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2015 was the the 200th Anniversary of the Battle of Waterloo, This page is dedicated to the memory of a brave Blidworth Lad, Matthew Clay 1796 - 1873: Read on.


From humble Private Clay at the Battle of Waterloo, to Sergeant Major Clay of the Bedfordshire Militia.  

The writer’s great, great, great-grandfather, Thomas Clay, was born on 31 July 1803 in Blidworth and baptised at St Mary’s Church. His father, Mathew Clay and his mother, Sarah Gilbert, had married on 5 January 1781 at St Mary’s. Their eldest son was Matthew, who was born on 6 March 1796.    

Matthew started work when he was 11 or 12 as an apprentice framework knitter as this was an important trade in Blidworth at the time. He worked at this for seven years before joining the army at the age of 18. He enlisted in the Third Regiment of Foot Guard, the Third Scots Fusiliers Regiment, in London on the 6th December 1813. He was 5 foot 7 inches tall with a fresh complexion, grey eyes and light coloured hair. Possibly because of his lack of height he served first with the 2nd Battalion commanded by Lieutenant Colonel Master in Holland and France from 1814 until 1816. He was captured and imprisoned but only for a couple of weeks, being set free as Paris was liberated. When in France he started writing a pocket account book, which is now held by the Bedfordshire and Luton Archives Service (Ref Z1081). The writer purchased a copy in 2009 for £120.  

His story starts on the morning of 16th June 1815 at Quatre-Bras and he writes how he was fighting in the battle that day, quickly reloading his musket. By evening, as the battalion settles down for the night, he goes to look for water as he remembers passing a stream just before it got dark. He soon finds it, fills his kettle and takes it back for his friends and the injured. As he drank from it he thought it had a funny taste but it was still refreshing. Just as it was getting light he went for some more but when he looked down at the water it was red with blood; dead bodies were everywhere, so he did not refill his kettle but hurried back as the battle had started up again.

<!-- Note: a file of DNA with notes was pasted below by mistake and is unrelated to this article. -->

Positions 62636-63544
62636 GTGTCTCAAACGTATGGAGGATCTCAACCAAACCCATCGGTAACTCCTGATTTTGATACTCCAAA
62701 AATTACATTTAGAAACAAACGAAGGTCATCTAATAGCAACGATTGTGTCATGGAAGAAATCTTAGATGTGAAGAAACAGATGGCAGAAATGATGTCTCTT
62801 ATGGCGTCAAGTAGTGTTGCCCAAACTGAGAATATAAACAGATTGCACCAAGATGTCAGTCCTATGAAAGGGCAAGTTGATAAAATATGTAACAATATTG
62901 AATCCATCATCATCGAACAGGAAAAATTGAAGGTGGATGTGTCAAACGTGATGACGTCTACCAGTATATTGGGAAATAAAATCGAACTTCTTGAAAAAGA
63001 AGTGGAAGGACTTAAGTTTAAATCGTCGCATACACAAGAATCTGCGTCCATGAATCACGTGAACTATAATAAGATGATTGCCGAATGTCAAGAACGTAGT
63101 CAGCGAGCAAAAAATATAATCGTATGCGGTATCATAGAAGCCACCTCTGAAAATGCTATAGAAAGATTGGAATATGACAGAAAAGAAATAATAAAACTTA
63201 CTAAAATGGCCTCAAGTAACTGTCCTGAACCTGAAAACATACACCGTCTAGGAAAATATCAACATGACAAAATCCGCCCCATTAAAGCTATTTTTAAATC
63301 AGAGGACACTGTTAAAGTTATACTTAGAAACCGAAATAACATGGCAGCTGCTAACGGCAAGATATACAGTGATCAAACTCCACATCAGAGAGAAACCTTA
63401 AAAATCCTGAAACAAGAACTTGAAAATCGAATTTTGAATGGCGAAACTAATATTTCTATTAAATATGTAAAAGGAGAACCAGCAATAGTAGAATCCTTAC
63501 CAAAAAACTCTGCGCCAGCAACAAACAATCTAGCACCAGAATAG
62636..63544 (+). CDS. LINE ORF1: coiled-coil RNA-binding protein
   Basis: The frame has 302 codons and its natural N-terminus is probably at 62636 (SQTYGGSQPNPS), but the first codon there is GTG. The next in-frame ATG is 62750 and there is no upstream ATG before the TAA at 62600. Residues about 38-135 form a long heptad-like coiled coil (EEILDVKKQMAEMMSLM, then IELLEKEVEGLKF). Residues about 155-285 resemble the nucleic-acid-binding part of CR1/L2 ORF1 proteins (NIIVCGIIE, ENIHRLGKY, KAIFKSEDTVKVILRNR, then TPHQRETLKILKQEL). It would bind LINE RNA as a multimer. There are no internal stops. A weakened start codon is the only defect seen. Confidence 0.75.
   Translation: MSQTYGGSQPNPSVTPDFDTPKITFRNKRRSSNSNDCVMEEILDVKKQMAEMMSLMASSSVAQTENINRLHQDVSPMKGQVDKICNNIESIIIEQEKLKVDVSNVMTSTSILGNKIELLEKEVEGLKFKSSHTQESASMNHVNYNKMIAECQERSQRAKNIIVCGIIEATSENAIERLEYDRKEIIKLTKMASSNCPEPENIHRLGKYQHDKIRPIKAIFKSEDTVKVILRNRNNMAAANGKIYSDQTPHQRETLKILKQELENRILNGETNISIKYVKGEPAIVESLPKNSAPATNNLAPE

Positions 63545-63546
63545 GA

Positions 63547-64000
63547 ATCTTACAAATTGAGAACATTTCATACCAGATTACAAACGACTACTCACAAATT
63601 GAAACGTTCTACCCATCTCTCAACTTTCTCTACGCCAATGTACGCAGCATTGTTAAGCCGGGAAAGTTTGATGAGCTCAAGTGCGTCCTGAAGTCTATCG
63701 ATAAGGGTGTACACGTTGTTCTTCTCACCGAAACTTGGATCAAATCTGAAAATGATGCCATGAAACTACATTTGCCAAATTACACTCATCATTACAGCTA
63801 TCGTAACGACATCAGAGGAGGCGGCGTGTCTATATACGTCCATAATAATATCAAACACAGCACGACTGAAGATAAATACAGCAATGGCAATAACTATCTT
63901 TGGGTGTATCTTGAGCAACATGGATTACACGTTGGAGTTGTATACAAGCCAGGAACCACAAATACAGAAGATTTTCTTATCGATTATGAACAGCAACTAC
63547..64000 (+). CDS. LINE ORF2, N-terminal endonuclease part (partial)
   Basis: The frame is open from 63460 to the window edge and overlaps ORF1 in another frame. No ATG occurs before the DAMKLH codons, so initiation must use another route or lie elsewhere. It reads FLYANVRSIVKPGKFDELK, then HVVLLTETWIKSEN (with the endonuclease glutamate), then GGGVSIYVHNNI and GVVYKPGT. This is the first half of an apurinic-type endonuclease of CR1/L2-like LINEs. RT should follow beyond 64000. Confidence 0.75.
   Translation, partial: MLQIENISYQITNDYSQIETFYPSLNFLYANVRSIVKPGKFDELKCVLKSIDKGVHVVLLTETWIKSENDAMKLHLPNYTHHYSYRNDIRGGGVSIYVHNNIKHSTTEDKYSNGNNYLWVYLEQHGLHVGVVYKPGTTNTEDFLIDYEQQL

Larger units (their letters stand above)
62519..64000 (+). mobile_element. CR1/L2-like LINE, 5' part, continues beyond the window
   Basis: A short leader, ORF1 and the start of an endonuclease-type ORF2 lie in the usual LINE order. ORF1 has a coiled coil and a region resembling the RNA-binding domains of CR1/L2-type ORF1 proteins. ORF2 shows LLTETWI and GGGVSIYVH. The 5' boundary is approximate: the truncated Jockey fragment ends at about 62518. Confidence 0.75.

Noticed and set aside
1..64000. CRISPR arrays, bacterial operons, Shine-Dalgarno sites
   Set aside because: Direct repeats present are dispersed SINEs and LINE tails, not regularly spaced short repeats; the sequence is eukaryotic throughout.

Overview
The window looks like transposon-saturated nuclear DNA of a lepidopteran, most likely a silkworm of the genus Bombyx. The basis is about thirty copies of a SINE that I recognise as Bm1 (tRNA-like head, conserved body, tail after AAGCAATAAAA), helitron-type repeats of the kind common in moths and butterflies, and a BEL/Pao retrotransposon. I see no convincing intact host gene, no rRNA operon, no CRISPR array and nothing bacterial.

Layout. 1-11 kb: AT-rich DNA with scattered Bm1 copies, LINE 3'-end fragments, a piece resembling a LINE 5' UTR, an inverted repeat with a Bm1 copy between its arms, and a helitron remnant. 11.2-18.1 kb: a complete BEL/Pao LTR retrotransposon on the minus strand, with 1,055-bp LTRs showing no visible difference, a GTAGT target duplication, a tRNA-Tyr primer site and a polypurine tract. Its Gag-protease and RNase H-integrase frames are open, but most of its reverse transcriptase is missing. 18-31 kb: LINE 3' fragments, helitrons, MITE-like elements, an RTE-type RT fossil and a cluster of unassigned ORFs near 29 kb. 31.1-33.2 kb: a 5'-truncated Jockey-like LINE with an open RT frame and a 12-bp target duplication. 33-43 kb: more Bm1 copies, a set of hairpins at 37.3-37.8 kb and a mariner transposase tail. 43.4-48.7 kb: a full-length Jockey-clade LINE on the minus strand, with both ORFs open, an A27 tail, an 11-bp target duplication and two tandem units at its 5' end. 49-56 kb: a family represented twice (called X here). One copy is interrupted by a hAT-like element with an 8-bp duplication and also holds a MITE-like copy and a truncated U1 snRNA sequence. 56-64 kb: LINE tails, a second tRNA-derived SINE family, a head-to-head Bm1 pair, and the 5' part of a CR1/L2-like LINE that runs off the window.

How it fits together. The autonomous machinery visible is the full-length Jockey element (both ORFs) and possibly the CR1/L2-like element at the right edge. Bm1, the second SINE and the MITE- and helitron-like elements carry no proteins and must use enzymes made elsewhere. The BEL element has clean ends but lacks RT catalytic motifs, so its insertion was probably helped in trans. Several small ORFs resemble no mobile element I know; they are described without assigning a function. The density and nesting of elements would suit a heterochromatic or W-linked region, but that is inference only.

After fighting at Qutre-Bras the battalion headed to the Chateau at Hougoumont through the crop fields where he fell into a puddle up to his neck as they had had a lot of rain the night before. It was another day of fierce fighting and his musket kept misfiring, so he found one on a dead body which was dry so it was ‘load and shoot’ all day. That evening the soldiers lit fires to dry their clothes and warm themselves. The sergeant came round giving them all a piece of bread, ‘about on ounce’. They were near the farmyard now so one of the troopers caught and killed a pig. Matthew’s portion was a part of the head!  It started to get light and the fighting had started again in the direction of Hougoumont Farmhouse and that is where they headed, dodging cannon fire and bullets. Matthew wrote, ‘I was quite a target in my red coat, being more distinctly viable than theirs, ‘The French.’ He saw the lower gates of the Chateau were open and soldiers were lying dead and injured. When they got inside Lieutenant-Colonel Dashwood and captain Evelyn of the same company, were there wounded. The battle was full on. At the gates of Hougoumont they were climbing over the dead bodies, injured French and their own men too. He saw Colonel McDonnell carrying a piece of wood or a trunk of a tree in his arms, with which he used to secure the gates against the renewed attack of the enemy. This action probably saved the day as historians are agreed that the defenders of Hougoumont decisively affected the outcome of the Battle of Waterloo. The book that Matthew wrote has fantastic accounts of the war and it makes you feel as if you are with him as you read it. *